>My powerchair has an intermittant fault. It broke down Sunday last week and stranded me in the middle of Oxford. It was working again after a while so the next day I went to the pool in it. It broke down again in the changing room at the pool. Then it started working again and on the advice of the wheelchair engineers I kept using it (although I didn’t go out for a few days) as it needed to happen again before it could be fixed. This Monday it broke down again in CAB and we couldn’t even freewheel it so I had to leave it there. The repair guy went to CAB this morning (long story there) but it’s not fixed. I’ve got it home now though it broke down again as soon as I got it in the door. Right in front of my dryer meaning I can’t get to it.
I’ve needed a lot of help from a lot of different people to cope. Here’s a list:
Random man (he was waiting outside the loo and came in and helped me get moving and then pushed me over to my friends)
Two of my friends (moral support and assistance with getting me in to the taxi)
Autohome’s control centre staff (made it very easy for the scared me to get home)
Taxi driver (pushed me up the ridiculous ramp into the minibus to get me home)
My Dad (came to help get me off the taxi and into my help – pretty much immediately after getting home from dealing with an elderly relative’s own emergency situation)
My Dad again (picked me up and took me home again after family meal)
A Lifeguard (went and found my friend for me)
Another of my friends (helped me out of the building, went to fetch me a drink as I couldn’t move, moved my powerchair
Another wheelchair user’s carer (got my powerchair onto freewheel which required clambering all over it due to it’s position)
The same lifeguard (helped to push my chair off of pool side and out of the building)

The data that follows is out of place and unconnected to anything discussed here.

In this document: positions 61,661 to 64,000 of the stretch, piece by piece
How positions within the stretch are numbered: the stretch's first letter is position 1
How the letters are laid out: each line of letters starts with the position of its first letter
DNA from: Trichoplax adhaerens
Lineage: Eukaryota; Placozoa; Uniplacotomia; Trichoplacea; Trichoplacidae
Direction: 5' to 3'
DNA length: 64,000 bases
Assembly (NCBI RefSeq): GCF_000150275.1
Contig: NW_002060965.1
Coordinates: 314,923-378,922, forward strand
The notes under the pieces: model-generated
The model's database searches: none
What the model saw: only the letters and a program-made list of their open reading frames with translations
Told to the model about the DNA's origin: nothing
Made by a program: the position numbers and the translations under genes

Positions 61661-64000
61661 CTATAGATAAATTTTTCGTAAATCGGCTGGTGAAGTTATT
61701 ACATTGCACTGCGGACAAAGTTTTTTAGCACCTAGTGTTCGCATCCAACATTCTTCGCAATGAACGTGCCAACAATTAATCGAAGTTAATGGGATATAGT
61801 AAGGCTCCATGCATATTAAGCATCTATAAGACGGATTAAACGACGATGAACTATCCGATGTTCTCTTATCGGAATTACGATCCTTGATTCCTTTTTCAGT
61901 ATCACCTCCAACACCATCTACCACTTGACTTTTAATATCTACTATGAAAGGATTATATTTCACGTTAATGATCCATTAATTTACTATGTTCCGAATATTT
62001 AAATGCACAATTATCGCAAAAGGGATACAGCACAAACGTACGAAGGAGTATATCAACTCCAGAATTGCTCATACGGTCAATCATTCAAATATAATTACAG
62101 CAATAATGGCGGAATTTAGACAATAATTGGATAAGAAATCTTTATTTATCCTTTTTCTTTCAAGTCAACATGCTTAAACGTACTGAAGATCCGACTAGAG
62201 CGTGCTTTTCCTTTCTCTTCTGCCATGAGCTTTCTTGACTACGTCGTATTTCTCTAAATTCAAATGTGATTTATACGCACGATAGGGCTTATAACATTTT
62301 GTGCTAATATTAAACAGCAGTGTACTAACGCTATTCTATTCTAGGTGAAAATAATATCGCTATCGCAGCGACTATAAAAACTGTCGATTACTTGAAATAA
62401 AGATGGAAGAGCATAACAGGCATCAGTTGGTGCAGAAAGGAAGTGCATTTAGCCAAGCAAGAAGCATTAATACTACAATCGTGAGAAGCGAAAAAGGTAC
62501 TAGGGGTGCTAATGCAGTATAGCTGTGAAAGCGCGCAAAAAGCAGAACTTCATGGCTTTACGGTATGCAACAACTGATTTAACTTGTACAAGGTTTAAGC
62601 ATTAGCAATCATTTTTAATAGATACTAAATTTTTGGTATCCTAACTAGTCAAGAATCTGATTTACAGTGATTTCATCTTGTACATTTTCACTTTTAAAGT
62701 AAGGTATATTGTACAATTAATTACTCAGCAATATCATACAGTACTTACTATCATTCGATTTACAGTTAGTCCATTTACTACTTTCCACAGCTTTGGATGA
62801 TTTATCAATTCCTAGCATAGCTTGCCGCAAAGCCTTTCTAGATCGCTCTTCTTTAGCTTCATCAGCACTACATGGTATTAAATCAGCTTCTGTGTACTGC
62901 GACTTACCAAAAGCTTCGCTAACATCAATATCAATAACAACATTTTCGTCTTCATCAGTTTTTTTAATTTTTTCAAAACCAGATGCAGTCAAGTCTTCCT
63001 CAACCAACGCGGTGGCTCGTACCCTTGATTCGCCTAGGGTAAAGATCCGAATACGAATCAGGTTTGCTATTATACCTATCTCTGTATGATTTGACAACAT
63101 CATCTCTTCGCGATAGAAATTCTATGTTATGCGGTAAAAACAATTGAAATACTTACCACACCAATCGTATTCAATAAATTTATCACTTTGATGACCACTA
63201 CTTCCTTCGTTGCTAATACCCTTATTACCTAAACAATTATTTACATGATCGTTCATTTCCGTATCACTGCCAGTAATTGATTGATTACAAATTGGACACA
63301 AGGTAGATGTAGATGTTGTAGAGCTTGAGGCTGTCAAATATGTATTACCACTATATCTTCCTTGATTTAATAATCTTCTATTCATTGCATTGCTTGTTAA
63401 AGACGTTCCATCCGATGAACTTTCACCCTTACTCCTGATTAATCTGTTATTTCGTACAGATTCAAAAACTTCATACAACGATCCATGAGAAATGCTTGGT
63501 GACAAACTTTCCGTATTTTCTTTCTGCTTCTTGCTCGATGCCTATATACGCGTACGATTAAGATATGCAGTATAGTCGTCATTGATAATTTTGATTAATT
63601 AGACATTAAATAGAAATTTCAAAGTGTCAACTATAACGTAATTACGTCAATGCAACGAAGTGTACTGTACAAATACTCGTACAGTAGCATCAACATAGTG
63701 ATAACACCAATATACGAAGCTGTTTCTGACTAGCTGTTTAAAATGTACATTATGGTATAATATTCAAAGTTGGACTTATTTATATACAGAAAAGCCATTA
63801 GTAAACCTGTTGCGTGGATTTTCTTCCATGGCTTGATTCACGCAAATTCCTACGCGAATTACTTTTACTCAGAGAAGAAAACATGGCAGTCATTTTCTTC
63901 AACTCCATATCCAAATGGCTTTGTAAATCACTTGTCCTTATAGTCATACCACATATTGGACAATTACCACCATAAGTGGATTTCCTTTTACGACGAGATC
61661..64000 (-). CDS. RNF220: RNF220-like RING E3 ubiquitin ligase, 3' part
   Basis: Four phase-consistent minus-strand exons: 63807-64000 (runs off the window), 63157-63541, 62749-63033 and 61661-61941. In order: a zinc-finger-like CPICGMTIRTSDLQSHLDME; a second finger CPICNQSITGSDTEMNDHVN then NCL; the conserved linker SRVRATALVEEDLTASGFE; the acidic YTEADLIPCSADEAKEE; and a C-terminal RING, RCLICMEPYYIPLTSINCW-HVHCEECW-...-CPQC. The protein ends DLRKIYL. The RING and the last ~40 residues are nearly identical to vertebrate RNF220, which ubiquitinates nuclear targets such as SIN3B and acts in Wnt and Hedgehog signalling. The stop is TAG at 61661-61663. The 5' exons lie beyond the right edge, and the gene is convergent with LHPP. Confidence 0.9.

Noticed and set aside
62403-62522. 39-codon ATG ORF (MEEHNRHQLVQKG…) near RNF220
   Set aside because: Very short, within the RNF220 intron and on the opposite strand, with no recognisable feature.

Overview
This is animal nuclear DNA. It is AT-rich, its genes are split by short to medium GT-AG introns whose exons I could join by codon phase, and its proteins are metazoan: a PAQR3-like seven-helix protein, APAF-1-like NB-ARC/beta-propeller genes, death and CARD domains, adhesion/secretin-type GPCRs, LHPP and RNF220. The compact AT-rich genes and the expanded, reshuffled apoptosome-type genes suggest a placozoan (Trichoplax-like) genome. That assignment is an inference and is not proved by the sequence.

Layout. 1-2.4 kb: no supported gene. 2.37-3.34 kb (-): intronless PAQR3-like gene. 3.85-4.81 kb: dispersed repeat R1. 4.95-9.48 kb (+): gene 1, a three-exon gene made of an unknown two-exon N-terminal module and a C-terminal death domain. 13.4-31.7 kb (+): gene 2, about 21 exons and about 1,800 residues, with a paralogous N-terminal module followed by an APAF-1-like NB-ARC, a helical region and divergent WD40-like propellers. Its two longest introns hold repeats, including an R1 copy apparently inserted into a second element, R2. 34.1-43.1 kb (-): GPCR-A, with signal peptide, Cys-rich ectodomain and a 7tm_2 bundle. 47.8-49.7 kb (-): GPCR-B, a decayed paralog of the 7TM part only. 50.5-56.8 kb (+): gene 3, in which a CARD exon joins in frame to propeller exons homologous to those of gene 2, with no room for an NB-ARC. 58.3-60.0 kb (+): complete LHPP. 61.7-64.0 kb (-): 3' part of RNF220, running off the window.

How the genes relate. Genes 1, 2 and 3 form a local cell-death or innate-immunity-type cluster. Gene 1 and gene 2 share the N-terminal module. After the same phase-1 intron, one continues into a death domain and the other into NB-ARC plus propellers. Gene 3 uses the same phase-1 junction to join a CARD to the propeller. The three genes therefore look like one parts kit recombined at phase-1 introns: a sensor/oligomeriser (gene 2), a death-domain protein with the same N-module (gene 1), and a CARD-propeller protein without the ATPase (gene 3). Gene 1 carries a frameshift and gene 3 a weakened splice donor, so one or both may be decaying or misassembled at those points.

The manager of the pool (also helped to push my chair out of building)
The controller of a local taxi company (the only accessible taxi they had free was off the road with a broken meter being fixed. They called a driver off of their lunch break and stopped the repair to come get me home and told him what to charge me)
Another taxi driver (interrupted lunch break to come get me)
A CAB client (was in the room with me in the middle of an interview – I was going to get something – when chair broke and she went for help and then tried to help get me moving again)
Various CAB staff (took over with my client, tried to get me moving again, fetched me my bag and drink, offered me a magazine whilst waiting for rescue, agreed I could leave it there and have the engineer come there)
My Dad yet again (interrupted his day working from home and dropped everything to come rescue me)
My mum (picked me up and drove to cinema when normally we would walk/use my powerchair)
Two CAB staff members (One spoke to engineer about what was happening the other went in slightly early to be sure to be there for him.)
The same friend from the pool (picked me up and took me to the bureau to collect my chair today, dropped my library books back for me, brought manual chair back and helped with powerchair having died again)
my Dad again (he’s coming round on his way home from work to move my chair if he can – probably doubtful – and take my washing back to his house if he can’t).
This is a very long list but it doesn’t include the many phone calls I’ve had to make, tweets I’ve had offering support or even the ridiculousness of the situation with getting it repaired today. I’ve also not included the wheelchair repair people, one of whom spent a long time on the phone with me. Nor have I made mention of the fact I’ve had to do two online food shops as I can’t go myself.
They say it takes a village to raise a child. It feels like it takes much more than that to cope with a broken powerchair. The Big Society definitely already exists!